*Step 1.* (*C,C*) is the unique positioning equilibrium for any *p* ∉ .

Let . When , we must have *κ*_{X} ≤ 1/2 which implies:

- (19)

- (20)

Two situations must be considered separately: and . From Proposition 1 we know that (*C,C*) is the only equilibrium if . Using Lemma 1, only two cases remain to be considered for :

- •1/2 >
*q*_{X}>*q*_{S}>*q*_{M}. In this case,*π*_{X}< 1/2,*π*_{S}= 1/2 and*π*_{M}> 1/2. Noting that*c*(*q*_{X}) >*c*(*q*_{S}) >*c*(*q*_{M}) immediately proves that both*U*_{X}<*U*_{S}and*U*_{M}>*U*_{S}hold. Therefore, (*C,C*) is the unique equilibrium of the game. - •
*q*_{X}> 1/2 >*q*_{M}>*q*_{S}. Using (19), the inequality*U*_{X}<*U*_{S}becomes:

From (15), . Therefore, *U*_{X} < *U*_{S} is necessarily satisfied if:

Given that *q*_{X} < 1 and *q*_{S} < *q*_{M}, we know that *q*_{S} + *q*_{X}(1 − 2*q*_{M}) < 1 − *q*_{M}, which means that the above inequality always holds. Last, using (20), *U*_{M} > *U*_{S} becomes:

From (16), *c*(*q*_{M}) − *c*(*q*_{S}) < *p**q*_{X}(*q*_{M} − *q*_{S}). Therefore, *U*_{M} > *U*_{S} is satisfied if:

which always holds given that *q*_{S} < 1/2 and, from Assumption 2, *q*_{X} < 2*q*_{S}.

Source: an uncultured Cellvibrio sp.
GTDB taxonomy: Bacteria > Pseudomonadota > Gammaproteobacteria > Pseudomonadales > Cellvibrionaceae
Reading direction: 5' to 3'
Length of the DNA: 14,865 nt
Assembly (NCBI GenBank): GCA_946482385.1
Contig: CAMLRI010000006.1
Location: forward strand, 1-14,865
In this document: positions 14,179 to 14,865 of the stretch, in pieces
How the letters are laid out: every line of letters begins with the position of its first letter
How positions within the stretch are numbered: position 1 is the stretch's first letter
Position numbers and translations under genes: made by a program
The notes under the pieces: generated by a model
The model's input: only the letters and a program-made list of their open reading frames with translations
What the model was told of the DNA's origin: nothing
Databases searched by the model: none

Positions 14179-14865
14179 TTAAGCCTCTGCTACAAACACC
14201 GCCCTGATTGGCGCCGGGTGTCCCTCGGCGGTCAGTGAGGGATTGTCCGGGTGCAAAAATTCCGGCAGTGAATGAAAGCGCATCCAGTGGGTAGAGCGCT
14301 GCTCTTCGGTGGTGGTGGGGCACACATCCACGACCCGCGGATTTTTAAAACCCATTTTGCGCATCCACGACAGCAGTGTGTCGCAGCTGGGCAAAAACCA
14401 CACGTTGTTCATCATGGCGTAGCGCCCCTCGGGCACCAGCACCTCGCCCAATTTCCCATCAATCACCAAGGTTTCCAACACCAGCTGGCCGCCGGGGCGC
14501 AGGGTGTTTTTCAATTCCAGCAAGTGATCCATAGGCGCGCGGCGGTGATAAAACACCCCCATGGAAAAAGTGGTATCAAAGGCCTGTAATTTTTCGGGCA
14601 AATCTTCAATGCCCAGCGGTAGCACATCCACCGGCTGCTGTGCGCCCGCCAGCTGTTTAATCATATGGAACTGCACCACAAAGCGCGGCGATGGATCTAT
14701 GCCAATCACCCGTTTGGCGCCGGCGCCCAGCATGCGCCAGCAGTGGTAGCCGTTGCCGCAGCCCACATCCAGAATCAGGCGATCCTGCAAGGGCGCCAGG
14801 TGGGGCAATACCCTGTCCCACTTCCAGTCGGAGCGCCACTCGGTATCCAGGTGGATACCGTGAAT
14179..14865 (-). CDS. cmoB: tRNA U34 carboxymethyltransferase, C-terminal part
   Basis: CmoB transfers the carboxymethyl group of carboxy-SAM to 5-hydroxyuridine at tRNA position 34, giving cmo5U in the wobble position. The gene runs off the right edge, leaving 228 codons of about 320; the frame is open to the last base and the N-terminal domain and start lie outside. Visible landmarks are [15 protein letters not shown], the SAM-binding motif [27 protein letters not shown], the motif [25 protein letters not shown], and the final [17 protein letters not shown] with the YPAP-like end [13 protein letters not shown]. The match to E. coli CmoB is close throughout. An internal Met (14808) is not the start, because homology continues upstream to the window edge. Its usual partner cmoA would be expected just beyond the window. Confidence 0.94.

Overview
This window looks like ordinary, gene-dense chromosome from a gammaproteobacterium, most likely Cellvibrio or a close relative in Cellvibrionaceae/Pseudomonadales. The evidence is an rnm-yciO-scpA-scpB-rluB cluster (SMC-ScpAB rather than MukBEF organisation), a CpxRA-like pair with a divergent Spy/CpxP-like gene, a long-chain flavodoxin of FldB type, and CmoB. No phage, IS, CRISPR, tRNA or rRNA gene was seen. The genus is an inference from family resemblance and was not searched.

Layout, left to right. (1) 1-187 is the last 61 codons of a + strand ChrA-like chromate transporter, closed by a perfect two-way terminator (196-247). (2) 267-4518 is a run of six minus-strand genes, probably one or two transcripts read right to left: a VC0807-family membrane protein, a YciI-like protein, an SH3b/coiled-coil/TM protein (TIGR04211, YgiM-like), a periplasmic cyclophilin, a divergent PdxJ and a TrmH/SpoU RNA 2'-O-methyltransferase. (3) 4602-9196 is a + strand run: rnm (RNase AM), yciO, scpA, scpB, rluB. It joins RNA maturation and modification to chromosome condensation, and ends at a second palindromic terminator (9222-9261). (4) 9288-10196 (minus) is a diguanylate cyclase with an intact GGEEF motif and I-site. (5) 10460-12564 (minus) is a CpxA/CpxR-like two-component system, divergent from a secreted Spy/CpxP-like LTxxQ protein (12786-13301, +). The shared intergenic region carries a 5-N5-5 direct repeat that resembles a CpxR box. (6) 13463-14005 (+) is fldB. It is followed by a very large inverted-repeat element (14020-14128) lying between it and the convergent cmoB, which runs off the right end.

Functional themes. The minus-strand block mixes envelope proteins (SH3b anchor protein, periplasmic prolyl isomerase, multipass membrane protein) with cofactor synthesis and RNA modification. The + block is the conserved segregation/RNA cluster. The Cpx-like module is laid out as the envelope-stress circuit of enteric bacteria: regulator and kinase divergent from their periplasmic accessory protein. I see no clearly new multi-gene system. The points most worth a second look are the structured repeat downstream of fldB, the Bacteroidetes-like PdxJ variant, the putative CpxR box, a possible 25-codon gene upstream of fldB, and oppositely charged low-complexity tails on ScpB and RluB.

*Step 2.* The sets _{1} and _{2} are not empty.

When *κ*_{X} = 1, we have:

Therefore, _{1} is the set of *p* for which the following inequality holds:

- (21)

and _{2} is the set of *p* for which the following condition holds:

- (22)

When *p* 0, then *q*_{M} 0, *q*_{S} 0 and *q*_{X} 0, so *f*_{2}(*p*) 1/2 and therefore _{2} cannot be empty. Next, using (15), the inequality *p* > *f*_{1}(*p*) necessarily holds if:

From Lemma 1, two cases are possible: *q*_{S} < *q*_{M} < 1/2, and *q*_{M} < *q*_{S} < *q*_{X} < 1/2. In both of them, the term in brackets is greater than 1/2 and therefore the inequality always holds when *p* 1. Hence, _{1} cannot be empty either.

*Step 3.* (*C,R*) and (*L,C*) are the only possible equilibria for all *p* ∈ ∖(_{1}∪_{2}).

This is immediate since, by definition, asymmetric positioning dominates (*C,C*) when and asymmetric positioning dominates (*L,R*) when .

**Proof of Corollary 1. ** We now show that (*C,C*) is the only possible equilibrium for *p* 0 or *p* 1.

When *p* 0, *q*_{M} 0, *q*_{S} 0 and *q*_{X} 0. Therefore, *p* ∉ _{X}, and (*C,C*) is thus the only equilibrium by Proposition 1. Next, we know that if *p* 1, then *p* ∈ _{1}. Thus, it is sufficient to show that *p* ∉ _{2} when *p* 1 to conclude that (*C,C*) is the only equilibrium for *p* 1. Note that *p* ∈ _{2}*p* < *f*_{2}(*p*). Using (16), we know that *c*(*q*_{M}) − *c*(*q*_{S}) < *p**q*_{X}(*q*_{M} − *q*_{S}). Hence, a necessary condition for *p* ∈ _{2} is:

However, the above inequality cannot hold for *p* = 1 given that, by Assumption 2, *q*_{X} < 2*q*_{S}.

**Proof of Corollary 2. ** When 0, then _{X}. Hence, from Lemma 1 and Step 2 above, small but positive values of *p* are such that *p* ∈ ∩_{2} and *p* ∉ _{1} (*L,R*) is the only possible equilibrium.

##### A.4. The Simultaneous Case